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October 13th, 2020
The moment arrives, the fact of achievement crystallizes, the possibility is now a reality and so the instance becomes good news. What is our first impulse in this situation? As clear as we are a talking, socializing animal, our first impulse is to share the news.
Look what I did!
Guess what happened!
I have to tell you something!
It’s a completely natural impulse to do this, but how many people slow down and think about whether or not it’s actually satisfying to share such good news? This may seem a bit odd and antisocial, but entertain the idea for a moment. How often does the sharing of good news lead to re-sharing it almost immediately because the reaction we hoped to get didn’t arrive and it seems like the audience simply hasn’t grasped the magnitude of amazement and joy that is supposed to accompany this new development? Is this not almost always the case? There are unfortunately very few people who know us well enough and feel for our circumstance deeply enough and a similar enough way to have precisely the sort of reaction we imagine when we think of sharing the good news.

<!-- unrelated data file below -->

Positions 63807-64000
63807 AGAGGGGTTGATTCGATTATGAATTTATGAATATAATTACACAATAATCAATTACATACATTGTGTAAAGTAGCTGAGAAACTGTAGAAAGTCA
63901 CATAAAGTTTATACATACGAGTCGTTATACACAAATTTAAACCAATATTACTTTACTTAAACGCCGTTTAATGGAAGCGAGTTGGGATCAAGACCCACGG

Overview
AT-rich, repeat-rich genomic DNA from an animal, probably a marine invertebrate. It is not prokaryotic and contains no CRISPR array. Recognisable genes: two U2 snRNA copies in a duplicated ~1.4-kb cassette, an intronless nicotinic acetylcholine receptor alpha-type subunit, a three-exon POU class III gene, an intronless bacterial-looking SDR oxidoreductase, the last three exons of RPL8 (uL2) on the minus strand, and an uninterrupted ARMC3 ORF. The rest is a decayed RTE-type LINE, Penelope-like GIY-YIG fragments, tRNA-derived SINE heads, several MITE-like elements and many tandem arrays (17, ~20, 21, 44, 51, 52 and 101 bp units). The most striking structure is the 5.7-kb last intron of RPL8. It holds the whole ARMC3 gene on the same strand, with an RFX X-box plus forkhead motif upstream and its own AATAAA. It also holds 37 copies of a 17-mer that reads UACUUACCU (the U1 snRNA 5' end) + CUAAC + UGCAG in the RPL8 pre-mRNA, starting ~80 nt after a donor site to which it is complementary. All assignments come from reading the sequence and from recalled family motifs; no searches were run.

Fact is: there’s only one person who can understand our reaction as deeply as we imagine, and that person is of course, our own self. That reaction is so often muted by the superficial or mindless reaction of others. This might seem pessimistic - it’s not, and it’s only to set up curiosity for an experiment:
The next time an achievement is fully grasped, the next time a hopeful possibility becomes a reality, the next time there’s cause to celebrate, just take a bit of time alone before letting anyone know: let yourself simmer in fact and enjoy it unblemished by anything else.
Then maybe tell someone else.